What is this site about?
Welcome to “Crossing the Severn Estuary” (severnbridges.org), produced by the Severn Bridges Trust. This historical record charts the development of the crucial road transport links between the South West of England and the South of Wales. We hope you enjoy using this site and gain some insight into the challenges, both engineering and personal, faced by those who have strived to meet our need to cross the Severn Estuary as safely and quickly as possible.
Who is this for?
We have designed this site to appeal to the general public, to students and teachers, and to engineering professionals alike. We want to make it easy for anyone to improve their understanding of the great achievements behind these important civil engineering and highway construction projects.
How should I use this site?
If you simply want to see the story of the bridges unfold, then please follow the main pages in this site. We have written these for anyone with a general interest in the history of the crossings, and how they were built, using plain language to make them easy to understand and follow as a simple timeline. Start each chapter from the menu bar across the top, and at the foot of each page follow the link to the next. If you do wish to jump to a different topic, use the side menu on the right, or full list of main pages at the very bottom.
At the same time, we hope to satisfy the curiosity of engineering students and professionals who are seeking more detailed information about these iconic structures, both of which were at the forefront of engineering when they were built. We have woven a greater level of engineering detail in behind the main story and provided a link from the end of each relevant subsection, “for more about” that particular subject. If you follow any one of these detailed diversions, you will find a link at the bottom of the detailed page to return to where you were in the main text.
You should be aware that the arrangement described in the previous paragraph is the only means of gaining access to one of the more detailed sections of engineering detail. To avoid confusion, no general information about these arrangements has been included in the main text; the links simply appear, unheralded, at appropriate locations. If you wish to see a full list of the subjects for which further detail is available, click here. You will find a further link at the bottom of the list, to bring you back to this point.
Watch the video
If you feel more comfortable watching a video introduction, there is also a short film “The Construction of the Second Severn Crossing” [https://www.youtube.com/watch?v=c9tDRfzffI4]. This graphically demonstrates the challenges faced and magnificently overcome in the construction of that structure.
The text is in the public domain, so you may copy and use it as you wish. Some images, photos and diagrams, on this site are marked in the caption as copyright for their creators, whom you should contact about re-use. All other images are in the public domain.
Who created it?
The Severn Bridges Trust was formed in 1999 to promote public education in the engineering, environmental and associated disciplines involved in the planning, design, construction and maintenance of the Severn Road Crossings. The engineers who conceived, wrote, published and promoted this site are all Chartered Civil Engineers who were closely involved, in senior positions, with the design, construction and maintenance of one or both of the two bridges. They were:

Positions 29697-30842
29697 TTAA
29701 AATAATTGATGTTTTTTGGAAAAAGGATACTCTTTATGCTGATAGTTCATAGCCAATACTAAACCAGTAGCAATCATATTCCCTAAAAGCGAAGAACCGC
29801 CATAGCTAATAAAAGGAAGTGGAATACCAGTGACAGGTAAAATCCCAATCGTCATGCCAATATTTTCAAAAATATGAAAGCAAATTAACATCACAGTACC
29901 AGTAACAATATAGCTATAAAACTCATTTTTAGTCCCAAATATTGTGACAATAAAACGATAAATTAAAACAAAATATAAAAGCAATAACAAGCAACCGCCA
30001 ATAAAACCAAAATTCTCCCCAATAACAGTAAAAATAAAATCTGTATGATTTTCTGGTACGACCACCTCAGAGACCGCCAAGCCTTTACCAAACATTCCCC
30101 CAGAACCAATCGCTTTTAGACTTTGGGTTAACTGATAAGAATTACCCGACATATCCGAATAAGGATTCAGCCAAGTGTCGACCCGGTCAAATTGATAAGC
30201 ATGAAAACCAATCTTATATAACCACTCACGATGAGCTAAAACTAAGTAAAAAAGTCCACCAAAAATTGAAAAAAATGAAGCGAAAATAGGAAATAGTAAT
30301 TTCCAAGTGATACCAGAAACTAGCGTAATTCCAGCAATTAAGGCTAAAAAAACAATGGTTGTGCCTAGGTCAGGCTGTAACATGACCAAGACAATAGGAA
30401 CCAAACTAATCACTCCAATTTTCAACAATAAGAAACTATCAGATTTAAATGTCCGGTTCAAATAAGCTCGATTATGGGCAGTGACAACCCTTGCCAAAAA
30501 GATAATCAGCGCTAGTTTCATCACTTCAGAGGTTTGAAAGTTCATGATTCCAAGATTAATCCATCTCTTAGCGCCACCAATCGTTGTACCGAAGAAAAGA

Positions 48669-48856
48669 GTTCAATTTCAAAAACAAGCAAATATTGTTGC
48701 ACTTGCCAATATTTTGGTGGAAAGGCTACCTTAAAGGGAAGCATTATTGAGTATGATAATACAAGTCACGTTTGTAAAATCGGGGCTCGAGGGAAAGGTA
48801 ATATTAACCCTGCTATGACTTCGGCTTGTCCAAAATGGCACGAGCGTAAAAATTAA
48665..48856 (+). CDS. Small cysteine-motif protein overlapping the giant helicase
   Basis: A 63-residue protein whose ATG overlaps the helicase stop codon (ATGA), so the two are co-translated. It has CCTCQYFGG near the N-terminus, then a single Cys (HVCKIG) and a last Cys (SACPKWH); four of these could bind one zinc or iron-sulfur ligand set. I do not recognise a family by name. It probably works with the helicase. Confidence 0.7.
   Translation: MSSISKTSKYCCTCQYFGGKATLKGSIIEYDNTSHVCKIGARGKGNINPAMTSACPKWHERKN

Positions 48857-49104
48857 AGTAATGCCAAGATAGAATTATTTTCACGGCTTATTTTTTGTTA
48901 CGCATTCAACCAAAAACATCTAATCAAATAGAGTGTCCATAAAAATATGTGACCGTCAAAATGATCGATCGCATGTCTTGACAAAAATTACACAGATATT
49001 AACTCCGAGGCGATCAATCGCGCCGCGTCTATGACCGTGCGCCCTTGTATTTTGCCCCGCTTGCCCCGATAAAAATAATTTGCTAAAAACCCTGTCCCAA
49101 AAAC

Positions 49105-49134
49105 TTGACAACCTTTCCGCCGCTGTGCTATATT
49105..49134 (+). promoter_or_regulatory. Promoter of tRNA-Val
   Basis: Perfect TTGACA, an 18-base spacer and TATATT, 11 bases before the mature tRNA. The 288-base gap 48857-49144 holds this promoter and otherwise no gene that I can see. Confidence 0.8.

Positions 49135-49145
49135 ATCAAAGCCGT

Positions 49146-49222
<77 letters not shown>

- Robin Shaw, B.Sc., C.Eng., FICE, FCIHT
- John Evans, BSc(Eng), ACGI, DIC, CEng, FICE, FWeldI
- Andrew Hewitt, B.A., C.Eng., M.I.Struct.E., MICE
- Keith Thomas, CBE, B.Sc., C.Eng., FICE, FCIHT
- Edmund Bradley, OBE, B.Sc.,DMS, C.Eng.,MICE, MCIHT
- Bill Gallagher, B.Sc., C.Eng., MICE, FCIHT
How can I find out more?
I think this is fascinating – is engineering for me?
A multitude of professions were involved in the design and construction of the two bridges. Information on career opportunities and a full list of engineering disciplines can be found at the Engineering Council web site [www.engc.org.uk]. Information on careers, jobs and more about Science, Engineering and Technology can also be found on the Scenta website [www.pwc.com/uk/careers].
More detail on the engineering achievements
If you want to see even more about the engineering detail behind the main pages, definitive records of each of the major programmes of construction work involved, have been preserved in the Proceedings of the Institution of Civil Engineers, [http://www.icevirtuallibrary.com/toc/jcien/120/6]. They were written, in accordance with normal professional practice, by members of the Institution who had been engaged in the design and construction process. There are three separate papers in the Proceedings on the construction of the Severn Bridge crossing, numbered 7138, 7117 and 7084. They were placed there in 1969. The strengthening and refurbishment of the Severn Crossing is covered by seven papers (including No, 9845 and No. 9847), placed there in 1992. And the description of the design and construction of the Second Severn Crossing has been retained in Volume 120 of the Proceedings (Issue 6) since 1997.